They do, and, as long as Michigan continues to win, they will continue to enjoy and support Jim Harbaugh's quirky antics. With Brady Hoke, Michigan had itself a lovable loser. That phrasing may be harsh, but, when Hoke was terminated, the chatter was how Hoke was a good guy that truly cared for his players but was not fit for the job. At that point, Michigan fans no longer placed as much emphasis on having a coach who was a "Michigan Man" so to speak. They wanted a coach that would do anything in his power to win (without breaking NCAA regulations) and get under the skin of others. They wanted the coach that everyone else couldn't stand because of his success.
And, for as quirky as Harbaugh's antics may be, there are strategic components to them that must be acknowledged. First, you likely have seen numerous headlines regarding Harbaugh rapping, pouring Gatorade into his cereal, vigorously defending milk or taking jabs at other coaches on Twitter. It is easy to see this as a coach that has a "unique" personality. However, the more that Harbaugh focuses that attention on himself and hands the media content to cover, the spotlight remains off his of his team, players, and their development. That's not to say that Harbaugh wants all the attention for himself to feed his ego. He is doing it because it allows his team to grow without dealing with as much scrutiny from outsiders. Fans see and appreciate that.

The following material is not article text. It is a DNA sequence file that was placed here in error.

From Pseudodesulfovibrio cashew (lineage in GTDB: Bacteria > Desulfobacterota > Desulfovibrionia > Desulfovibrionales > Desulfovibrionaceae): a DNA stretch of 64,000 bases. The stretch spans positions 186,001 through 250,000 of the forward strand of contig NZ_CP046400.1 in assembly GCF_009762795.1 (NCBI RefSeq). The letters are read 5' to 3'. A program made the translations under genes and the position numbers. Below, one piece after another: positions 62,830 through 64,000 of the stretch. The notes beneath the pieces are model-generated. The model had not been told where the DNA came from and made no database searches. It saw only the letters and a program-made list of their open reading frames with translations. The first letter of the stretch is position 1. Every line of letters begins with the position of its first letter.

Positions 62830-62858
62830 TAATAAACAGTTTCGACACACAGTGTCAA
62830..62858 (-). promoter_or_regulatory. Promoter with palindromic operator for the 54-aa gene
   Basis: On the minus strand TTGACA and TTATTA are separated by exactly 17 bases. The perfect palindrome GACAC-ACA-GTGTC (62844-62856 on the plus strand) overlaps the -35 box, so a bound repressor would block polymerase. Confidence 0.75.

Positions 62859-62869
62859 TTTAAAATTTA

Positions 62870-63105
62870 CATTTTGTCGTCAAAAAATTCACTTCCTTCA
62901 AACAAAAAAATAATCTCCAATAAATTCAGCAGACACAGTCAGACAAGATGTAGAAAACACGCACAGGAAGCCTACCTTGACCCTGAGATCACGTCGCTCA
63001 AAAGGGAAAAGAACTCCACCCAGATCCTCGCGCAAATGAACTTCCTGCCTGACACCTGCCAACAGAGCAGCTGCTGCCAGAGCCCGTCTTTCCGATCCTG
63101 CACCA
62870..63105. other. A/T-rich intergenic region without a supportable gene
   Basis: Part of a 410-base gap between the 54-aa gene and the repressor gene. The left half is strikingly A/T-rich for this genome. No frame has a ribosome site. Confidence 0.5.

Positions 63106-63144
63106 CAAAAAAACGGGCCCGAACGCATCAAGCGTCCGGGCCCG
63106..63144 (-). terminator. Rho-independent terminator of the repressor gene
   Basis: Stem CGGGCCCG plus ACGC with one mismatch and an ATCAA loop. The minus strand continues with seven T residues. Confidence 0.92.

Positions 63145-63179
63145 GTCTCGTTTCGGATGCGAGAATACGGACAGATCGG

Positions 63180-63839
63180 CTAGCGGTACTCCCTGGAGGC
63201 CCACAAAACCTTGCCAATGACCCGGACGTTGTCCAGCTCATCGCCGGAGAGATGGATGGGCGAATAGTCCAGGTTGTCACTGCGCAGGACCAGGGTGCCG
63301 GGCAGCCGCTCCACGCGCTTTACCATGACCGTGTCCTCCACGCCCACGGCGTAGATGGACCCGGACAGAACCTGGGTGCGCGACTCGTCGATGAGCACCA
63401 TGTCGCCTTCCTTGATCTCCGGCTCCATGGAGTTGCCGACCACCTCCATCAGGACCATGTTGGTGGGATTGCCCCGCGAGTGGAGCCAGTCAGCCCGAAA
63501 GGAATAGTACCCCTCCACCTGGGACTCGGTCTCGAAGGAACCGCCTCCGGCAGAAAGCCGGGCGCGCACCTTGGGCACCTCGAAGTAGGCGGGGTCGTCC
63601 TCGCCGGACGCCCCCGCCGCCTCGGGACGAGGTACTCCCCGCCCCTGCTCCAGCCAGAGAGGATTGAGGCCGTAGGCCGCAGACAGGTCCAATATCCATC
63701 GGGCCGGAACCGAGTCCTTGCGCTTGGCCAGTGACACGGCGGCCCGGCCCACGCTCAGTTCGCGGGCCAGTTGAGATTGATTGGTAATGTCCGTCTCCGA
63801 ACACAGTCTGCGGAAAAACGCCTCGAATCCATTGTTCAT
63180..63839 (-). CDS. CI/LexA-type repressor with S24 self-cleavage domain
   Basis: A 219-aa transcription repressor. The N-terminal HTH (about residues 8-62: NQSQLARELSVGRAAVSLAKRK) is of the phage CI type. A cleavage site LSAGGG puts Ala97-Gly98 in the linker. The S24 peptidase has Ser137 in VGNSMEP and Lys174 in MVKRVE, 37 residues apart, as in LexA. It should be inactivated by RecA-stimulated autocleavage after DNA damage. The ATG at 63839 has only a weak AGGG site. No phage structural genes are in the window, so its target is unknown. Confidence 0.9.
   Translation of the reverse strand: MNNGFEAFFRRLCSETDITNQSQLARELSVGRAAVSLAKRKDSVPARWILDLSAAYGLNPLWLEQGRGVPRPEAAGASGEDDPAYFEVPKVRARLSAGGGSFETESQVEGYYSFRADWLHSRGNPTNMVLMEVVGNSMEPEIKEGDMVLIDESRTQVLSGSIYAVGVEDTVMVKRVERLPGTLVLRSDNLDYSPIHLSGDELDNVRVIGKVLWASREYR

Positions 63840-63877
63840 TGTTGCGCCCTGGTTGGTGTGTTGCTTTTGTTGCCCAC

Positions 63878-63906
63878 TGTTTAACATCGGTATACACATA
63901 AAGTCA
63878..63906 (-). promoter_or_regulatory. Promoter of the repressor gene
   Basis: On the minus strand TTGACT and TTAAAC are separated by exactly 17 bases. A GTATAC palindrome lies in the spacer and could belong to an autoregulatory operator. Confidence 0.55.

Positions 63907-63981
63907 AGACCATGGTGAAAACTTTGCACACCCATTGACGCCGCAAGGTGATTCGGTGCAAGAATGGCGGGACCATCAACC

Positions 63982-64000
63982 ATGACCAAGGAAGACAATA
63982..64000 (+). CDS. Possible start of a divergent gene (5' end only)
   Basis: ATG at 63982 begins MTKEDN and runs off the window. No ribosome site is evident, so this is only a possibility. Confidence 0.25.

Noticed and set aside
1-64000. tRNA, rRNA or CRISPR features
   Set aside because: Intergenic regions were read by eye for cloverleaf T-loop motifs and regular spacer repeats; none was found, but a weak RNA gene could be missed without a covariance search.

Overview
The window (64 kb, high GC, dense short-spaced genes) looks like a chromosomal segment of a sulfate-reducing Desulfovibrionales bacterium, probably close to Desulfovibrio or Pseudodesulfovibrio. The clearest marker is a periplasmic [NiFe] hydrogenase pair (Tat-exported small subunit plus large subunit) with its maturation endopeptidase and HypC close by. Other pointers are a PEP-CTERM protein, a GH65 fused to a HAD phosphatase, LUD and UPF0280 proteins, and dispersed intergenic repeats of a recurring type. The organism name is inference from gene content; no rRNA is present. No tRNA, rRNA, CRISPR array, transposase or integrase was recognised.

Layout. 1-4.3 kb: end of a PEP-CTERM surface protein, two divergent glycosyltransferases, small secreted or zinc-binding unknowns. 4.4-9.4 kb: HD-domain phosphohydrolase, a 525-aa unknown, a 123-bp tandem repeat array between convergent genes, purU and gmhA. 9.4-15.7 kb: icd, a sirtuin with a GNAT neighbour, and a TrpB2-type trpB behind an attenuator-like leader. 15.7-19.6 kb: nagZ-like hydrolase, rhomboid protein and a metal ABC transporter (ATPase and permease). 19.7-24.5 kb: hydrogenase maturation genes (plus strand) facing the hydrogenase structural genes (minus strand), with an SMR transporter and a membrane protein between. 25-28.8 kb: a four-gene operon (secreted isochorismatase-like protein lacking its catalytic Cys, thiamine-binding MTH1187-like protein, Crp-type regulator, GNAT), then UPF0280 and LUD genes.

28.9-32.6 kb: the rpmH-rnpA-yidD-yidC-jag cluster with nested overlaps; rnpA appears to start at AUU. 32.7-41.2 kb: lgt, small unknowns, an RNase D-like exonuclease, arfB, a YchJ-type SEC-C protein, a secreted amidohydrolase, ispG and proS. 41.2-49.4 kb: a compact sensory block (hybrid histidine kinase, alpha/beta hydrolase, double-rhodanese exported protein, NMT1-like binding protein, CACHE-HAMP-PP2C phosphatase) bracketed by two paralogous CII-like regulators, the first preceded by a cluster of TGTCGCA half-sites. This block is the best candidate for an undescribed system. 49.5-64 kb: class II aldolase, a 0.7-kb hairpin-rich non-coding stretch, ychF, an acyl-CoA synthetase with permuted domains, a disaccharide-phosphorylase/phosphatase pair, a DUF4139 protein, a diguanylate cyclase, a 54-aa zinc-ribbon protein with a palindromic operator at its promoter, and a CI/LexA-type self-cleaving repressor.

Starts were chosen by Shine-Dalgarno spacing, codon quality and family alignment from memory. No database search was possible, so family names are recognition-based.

Second, Harbaugh's unique recruiting strategies, such as installing an international satellite camp tour or having sleepovers at prospects' homes, are the result of Harbaugh and his staff pouring through the NCAA rule book to find loopholes of which to take advantage. He is searching for ways to get a step ahead of the competition and, in the case of satellite camps, ways to expand Michigan's reach on the recruiting trail, particularly in the Southeast. Again, it's another example that Harbaugh will do anything in his (legal) power to win, and Michigan fans will back him on that.